Investors Working with Advisers Want a Collaborative Relationship

They want advisers to handle their investments but also to consult on their decisions.

Among investors working with a financial adviser, 68% say they want a collaborative relationship—meaning that they want their adviser to handle their investments but to consult with them on their decisions, according to the first quarter 2019 Wells Fargo/Gallup Investor and Retirement Optimism Index survey.

Only 14% want to invest on their own, based on advice from their adviser, and a mere 18% want to hand over all investment decisions to their adviser, with no consultation at all.

Among those working with an adviser, when asked what they view as the benefits of doing so, 94% say their adviser understands their personal investing needs and their financial well-being. Eighty-nine percent say having an adviser allows them to devote more energy to other things, to feel more confident about their finances (93%) and to relieve stress in their home life (78%).

Forty-six percent say they seek out a second opinion from another expert to confirm their adviser’s recommendations. Investors want to hear from their adviser, on average, three times a year. Sixty-three percent prefer a personal connection including in-person meetings (39%), phone calls (22%) and video calls (2%). Only 20% prefer to connect through Internet chart, and a mere 18% want to review their investments on their own, without any help from their adviser.

Among those who do not have an adviser, 73% say it costs too much, 52% would prefer to purchase index funds or automated investments directly, and 40% think they can invest better on their own.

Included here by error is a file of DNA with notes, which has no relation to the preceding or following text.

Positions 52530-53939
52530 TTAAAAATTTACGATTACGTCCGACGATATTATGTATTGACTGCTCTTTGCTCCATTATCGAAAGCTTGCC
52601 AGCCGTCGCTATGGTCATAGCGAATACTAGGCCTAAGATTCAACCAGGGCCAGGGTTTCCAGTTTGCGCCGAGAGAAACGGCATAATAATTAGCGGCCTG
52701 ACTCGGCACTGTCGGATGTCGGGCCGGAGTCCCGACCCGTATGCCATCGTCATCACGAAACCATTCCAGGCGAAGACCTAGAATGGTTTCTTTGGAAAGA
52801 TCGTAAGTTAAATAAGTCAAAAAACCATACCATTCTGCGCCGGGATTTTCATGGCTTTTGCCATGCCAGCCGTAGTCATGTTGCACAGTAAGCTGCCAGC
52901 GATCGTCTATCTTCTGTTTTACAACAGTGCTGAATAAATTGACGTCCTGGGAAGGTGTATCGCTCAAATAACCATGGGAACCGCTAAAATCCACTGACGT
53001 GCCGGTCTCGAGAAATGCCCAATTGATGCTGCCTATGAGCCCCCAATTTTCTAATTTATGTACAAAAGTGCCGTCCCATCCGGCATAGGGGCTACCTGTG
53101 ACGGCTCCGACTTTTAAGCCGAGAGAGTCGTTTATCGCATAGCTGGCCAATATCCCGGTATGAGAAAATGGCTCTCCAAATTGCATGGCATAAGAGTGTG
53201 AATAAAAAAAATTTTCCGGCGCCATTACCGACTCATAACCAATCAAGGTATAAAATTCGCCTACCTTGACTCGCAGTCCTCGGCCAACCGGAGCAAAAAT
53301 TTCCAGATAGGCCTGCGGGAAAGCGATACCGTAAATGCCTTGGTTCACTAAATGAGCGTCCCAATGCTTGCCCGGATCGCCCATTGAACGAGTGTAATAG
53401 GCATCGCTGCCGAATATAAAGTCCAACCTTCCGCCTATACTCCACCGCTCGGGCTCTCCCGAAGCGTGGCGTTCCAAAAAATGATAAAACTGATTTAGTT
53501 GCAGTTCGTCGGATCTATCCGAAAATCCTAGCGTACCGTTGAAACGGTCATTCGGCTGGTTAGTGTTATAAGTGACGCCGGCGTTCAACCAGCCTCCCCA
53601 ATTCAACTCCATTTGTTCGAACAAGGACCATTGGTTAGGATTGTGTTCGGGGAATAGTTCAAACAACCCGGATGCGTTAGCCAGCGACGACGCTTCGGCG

Eighty-four percent say financial advisers will always be needed and will not be replaced by automated investing technology. Seventy-eight percent of investors either work with a financial adviser (56%) or would like to work with one (22%). Seventy-three percent believe the financial benefits that come from professional advice are worth the cost.

Asked what they value the most about their adviser, 68% of those working with one say turning to their adviser as a resource for answering questions.

Only 24% use automated investing technology without the assistance of an adviser. However, 56% prefer to work with an adviser who uses automated investing tools on their behalf.

Asked what services their adviser provides that they appreciate, 69% said “keeping me motivated and on track with my financial goals,” 63% said “understanding my personal life and family dynamics,” 55% said helping them to clarify their broader life values and goals, and 53% said including their teenage or older children in financial planning discussions.

“Financial advisers remain a vital source of advice for most investors,” says Wayne Badorf, head of intermediary distribution at Wells Fargo Asset Management. “People want advice and the ‘human touch’ when planning their financial futures. At the same time, they are prepared to embrace technology as part of the process. Financial advisers and technology can work together to help investors reach their saving and retirement goals.”

The survey also found some weakening in investor confidence. The Wells Fargo/Gallop Investor and Retirement Optimism Index slipped to 90, down from 98 in the fourth quarter of 2018.

That said, investors seem to remain generally optimistic about the economy, with 58% saying there are either very or somewhat optimistic that they will achieve their investment targets over the next 12 months. That increases to 62% over the next five years.

Seventy-five say they are highly or somewhat confident they will have enough to maintain their lifestyle in retirement, up from 72% in November. Fifty-four percent are either very or somewhat optimistic about economic growth, and 58% are either very or somewhat optimistic about the unemployment rate.

While 64% say it is a good time to invest in the markets, only 49% are optimistic about the stock market’s 12-month outlook, and a mere 31% are optimistic about inflation. Sixty-one percent are most focused on maximizing growth, while 39% are most concerned about protecting their assets from major losses.

The findings are based on a Gallup Panel web survey of 1,029 investors conducted in February.